VIEWPOINT: We have a lot to learn from Henry Ford

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When Henry Ford installed the world’s first moving assembly line in 1913, he changed the auto industry. Little did he know that nearly a century later, the same tools used to create the production line would pave the way for innovations in health care delivery.

First implemented at the Highland Park Ford Plant in Detroit, the assembly line allowed individual workers to remain stationary while performing the same task repeatedly on multiple vehicles. The line proved tremendously efficient, helping Ford Motor Co. far surpass production levels of its competitors-all while making vehicles more affordable.

So what did Henry Ford have to offer the health care industry? Probably more than he’ll ever know, as we are finding that the same basic operational systems used in vehicle manufacturing can prove quite effective in our business as well.

Health care systems across the country have been examining the usefulness of such tools in an effort to improve the effectiveness of flow and throughput in a clinical setting.

Areas of exploration include:

giving patient care time back to care givers;

supporting patients throughout the continuum of care;

determining optimum facility size, scope of activities, and deployment of services;

implementing appropriate patientcentered care environments;

maximizing efficiencies in the revenue cycle.

This is achieved by using traditional techniques based on industrial-operations research, including control of inventory and supply-chain principles. In addition to examining ways of improving health care systems, it also looks at modifying basic engineering tools to meet the needs of the industry.

This does not mean the objective is to transform clinicians into engineers. Rather, it is to introduce clinicians to these tools so they can ask the right questions that we hope lead to viable solutions.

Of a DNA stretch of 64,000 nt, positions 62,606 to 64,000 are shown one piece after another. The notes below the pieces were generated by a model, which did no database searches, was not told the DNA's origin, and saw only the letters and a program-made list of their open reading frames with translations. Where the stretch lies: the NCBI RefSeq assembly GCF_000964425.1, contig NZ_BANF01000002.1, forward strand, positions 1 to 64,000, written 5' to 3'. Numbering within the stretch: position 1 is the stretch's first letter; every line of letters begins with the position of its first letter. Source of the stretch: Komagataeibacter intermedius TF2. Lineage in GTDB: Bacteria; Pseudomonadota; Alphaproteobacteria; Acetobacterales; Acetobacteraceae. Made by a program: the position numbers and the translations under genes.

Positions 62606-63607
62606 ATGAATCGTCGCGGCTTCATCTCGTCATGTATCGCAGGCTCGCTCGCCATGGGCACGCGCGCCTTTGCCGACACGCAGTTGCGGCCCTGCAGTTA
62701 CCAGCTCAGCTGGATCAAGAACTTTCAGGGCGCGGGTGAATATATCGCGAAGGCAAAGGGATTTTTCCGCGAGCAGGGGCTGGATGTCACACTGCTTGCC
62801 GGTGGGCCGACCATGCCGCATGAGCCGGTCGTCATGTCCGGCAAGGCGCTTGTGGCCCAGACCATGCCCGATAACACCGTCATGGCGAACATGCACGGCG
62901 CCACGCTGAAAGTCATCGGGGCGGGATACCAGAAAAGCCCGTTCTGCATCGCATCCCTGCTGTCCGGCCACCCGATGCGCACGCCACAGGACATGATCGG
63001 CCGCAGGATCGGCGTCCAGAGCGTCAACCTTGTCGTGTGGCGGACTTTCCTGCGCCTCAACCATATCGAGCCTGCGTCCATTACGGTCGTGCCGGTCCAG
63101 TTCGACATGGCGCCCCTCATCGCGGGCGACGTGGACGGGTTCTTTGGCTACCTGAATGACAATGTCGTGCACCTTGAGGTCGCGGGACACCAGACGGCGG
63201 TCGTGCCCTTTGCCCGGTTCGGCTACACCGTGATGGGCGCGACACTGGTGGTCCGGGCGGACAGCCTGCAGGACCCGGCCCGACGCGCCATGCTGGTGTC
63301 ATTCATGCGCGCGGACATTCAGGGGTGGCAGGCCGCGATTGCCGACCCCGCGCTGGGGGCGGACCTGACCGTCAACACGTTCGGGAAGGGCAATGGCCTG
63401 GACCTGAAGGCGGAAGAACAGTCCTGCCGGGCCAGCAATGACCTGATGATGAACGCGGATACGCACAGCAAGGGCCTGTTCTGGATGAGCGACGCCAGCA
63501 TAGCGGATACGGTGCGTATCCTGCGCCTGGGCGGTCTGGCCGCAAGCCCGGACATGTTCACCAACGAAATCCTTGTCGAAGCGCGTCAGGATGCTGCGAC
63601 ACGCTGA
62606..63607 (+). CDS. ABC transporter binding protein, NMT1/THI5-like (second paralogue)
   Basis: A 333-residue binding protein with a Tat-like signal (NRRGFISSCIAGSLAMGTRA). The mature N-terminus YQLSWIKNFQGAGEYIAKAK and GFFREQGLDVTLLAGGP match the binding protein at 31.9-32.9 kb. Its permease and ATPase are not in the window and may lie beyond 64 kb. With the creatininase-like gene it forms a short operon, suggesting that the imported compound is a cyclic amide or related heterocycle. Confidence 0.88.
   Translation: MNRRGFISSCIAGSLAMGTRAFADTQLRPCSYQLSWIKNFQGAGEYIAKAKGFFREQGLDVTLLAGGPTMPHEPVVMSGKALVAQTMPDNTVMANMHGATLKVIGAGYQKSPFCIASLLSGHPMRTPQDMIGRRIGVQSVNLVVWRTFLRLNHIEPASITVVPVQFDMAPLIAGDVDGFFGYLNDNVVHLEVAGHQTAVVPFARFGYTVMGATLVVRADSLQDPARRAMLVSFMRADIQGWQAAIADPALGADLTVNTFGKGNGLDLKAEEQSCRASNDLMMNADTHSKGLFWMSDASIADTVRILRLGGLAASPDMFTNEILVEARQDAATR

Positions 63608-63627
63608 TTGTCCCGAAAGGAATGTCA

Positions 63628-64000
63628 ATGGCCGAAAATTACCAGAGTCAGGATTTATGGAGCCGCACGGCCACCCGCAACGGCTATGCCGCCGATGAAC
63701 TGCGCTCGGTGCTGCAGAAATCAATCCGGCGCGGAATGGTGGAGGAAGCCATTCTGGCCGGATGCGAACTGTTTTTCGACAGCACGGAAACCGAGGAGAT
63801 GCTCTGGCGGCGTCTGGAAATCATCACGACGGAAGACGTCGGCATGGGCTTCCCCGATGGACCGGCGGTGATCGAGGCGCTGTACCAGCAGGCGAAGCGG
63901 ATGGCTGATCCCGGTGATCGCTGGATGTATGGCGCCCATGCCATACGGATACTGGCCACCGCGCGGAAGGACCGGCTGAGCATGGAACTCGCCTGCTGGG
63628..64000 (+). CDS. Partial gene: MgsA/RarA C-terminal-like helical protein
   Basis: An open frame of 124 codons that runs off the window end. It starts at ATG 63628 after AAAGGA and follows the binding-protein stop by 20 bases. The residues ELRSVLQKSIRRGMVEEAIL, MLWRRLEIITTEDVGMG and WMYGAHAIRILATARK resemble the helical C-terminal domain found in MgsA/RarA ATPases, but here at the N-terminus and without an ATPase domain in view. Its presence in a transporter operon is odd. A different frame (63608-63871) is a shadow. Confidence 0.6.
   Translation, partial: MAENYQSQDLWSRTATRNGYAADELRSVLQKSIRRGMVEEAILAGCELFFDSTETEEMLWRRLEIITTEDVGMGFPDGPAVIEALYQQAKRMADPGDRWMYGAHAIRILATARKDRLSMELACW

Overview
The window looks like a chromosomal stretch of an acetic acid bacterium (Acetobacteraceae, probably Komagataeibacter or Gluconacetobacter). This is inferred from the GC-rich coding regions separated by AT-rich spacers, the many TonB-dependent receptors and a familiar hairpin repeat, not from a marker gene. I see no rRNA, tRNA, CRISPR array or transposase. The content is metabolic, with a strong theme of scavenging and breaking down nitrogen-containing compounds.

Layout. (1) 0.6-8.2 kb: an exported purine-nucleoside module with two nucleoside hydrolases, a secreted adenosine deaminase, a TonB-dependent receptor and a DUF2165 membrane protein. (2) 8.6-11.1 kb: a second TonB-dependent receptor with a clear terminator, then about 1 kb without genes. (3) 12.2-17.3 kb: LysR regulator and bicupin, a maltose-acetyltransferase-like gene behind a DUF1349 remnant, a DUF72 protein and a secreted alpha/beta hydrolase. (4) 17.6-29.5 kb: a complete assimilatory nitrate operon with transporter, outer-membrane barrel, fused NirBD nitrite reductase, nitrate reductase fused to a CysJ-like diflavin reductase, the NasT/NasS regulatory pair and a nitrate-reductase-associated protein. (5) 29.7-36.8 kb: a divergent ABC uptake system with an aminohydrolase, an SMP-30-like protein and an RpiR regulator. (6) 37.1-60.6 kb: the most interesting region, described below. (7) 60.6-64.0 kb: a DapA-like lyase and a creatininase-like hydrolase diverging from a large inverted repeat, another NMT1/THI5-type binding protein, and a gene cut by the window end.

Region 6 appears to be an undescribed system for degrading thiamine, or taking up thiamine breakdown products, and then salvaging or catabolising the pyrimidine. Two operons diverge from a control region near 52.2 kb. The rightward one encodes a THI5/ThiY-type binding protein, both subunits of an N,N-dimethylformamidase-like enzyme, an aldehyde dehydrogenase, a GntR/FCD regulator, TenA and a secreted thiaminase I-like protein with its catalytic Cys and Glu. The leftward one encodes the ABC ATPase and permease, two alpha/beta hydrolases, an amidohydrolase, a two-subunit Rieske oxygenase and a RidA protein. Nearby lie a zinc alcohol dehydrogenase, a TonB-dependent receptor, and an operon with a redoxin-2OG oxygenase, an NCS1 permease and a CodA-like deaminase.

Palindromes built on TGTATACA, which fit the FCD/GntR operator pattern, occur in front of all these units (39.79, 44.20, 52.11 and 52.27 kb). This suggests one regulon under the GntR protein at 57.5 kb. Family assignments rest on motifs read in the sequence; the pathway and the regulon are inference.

Through the use of “living laboratories,” researchers work together with medical professionals, learning from one another. Locally, researchers at the Regenstrief Center for Healthcare Engineering at Purdue University are working in collaboration with the Indiana Health Information Exchange. It is the mission of IHIE to have all health care facilities across the state share timely and appropriate patient information. The project seeks to connect all 167 Indiana hospitals
and clinics electronically so they can send and retrieve patient information using the same template. Ultimately, regardless of where patients entered the health care delivery system, doctors would have access to their entire medical history.

Research indicates that larger, more complex systems have the most to gain from this approach. Consequently, when many of us think about a large health care network, we tend to look at ways to optimize each of its parts. But history has shown that in almost no circumstances do industries find that the optimization of the parts leads to the optimization of the total operation. For example, if flow improves at an ambulatory clinic, how does that affect the rest of the delivery system? The answer to that-as well as to similar questions-is among those researchers hope to find.

While much has changed in the manufacturing and health care industries over the last century, one thing remains: the inherent human desire to work together for the greater good. For us, that means safer, more efficient and affordable health care.

In the words of Henry Ford: “Coming together is a beginning; keeping together is progress; working together is success.”

Caponi is CEO of St. Vincent Health.

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